Evocative videos, graphic tapestries, charcoal drawings, woodcut prints, sculptures and immersive sound installations combine in the largest-ever show by South African artist William Kentridge to explore compelling themes including South Africa’s apartheid history and the participation of Africans in World War I.
Surveying the work of Kentridge’s prolific 43-year career in many mediums, the show brims over at two locations, The Zeitz Museum of Contemporary African Art at Cape Town’s waterfront and the Norval Foundation in the Steenburg vineyards nearby.
“Why Should I Hesitate: Four Decades of Art Making 1975-2019,” opening Sunday and running through March, draws its title from the words of an African conscripted to fight in the First World War, who was faced with a difficult choice: risk death in the war or refuse to serve and face persecution by the colonial regime.
Kentridge, the son of anti-apartheid lawyer Sydney Kentridge, who represented Nelson Mandela, told The Associated Press that social and political commentary have inspired his work.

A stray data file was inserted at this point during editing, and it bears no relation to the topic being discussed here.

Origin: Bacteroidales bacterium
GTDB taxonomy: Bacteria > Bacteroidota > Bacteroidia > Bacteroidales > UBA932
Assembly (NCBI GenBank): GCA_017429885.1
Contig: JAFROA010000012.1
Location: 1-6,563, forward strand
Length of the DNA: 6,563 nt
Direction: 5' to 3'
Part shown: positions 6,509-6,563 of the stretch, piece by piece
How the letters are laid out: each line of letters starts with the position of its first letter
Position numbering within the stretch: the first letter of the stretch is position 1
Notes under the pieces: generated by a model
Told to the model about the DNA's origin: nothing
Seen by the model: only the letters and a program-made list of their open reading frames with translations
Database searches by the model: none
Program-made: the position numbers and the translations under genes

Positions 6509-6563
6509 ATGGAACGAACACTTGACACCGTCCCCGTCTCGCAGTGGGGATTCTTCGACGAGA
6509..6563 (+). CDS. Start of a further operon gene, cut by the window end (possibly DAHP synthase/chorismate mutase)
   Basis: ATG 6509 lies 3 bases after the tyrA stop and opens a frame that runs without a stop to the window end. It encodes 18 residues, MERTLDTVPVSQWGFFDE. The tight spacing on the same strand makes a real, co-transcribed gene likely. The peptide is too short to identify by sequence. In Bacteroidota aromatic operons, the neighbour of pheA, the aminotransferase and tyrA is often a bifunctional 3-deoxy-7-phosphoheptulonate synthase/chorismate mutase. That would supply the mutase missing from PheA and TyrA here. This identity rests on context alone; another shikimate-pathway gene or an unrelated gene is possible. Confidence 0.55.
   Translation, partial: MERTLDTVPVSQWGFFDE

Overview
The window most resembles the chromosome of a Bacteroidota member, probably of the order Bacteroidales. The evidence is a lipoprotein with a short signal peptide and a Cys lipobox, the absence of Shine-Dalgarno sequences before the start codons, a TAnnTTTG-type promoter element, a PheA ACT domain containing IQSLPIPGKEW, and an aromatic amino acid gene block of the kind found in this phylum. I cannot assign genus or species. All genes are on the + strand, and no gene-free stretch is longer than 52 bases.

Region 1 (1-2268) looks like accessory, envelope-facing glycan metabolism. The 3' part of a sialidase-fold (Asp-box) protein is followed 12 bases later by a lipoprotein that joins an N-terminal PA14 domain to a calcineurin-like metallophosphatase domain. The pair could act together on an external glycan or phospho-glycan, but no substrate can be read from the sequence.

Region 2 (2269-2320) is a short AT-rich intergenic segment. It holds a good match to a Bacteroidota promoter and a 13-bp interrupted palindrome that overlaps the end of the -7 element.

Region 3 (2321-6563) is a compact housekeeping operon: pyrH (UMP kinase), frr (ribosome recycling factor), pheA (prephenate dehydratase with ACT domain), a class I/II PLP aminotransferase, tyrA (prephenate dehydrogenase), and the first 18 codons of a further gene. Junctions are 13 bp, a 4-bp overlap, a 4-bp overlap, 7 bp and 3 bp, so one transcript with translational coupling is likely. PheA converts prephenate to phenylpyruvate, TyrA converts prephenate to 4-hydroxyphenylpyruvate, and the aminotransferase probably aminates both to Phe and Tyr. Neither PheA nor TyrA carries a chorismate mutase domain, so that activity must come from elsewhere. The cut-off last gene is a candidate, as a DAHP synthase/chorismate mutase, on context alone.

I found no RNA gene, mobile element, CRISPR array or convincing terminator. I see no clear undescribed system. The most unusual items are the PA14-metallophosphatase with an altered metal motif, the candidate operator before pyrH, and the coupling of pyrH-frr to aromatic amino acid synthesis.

“I think this comes from living in South Africa, where even if you think you are doing personal work, divorced from politics, you suddenly find that the outside world has come into the studio and shapes and infects and reflects the work, said Kentridge. “So without thinking of myself as a political artist there is a lot of politics that comes into my work.”
The show starts with Kentridge’s early charcoal drawings from the 1970s and moves to his etchings, large graphics and videos, evoking the tensions of South Africa’s violent struggle against apartheid, the system of racial discrimination that ended in 1994.
Wide-screen video and sound installations take the viewer through dream-like journeys in history and provoke questions about the present and the future.
Kentridge said that working to mount such an expansive show of his work, including 50% of his video installations and 60% of his sculptures, made him think…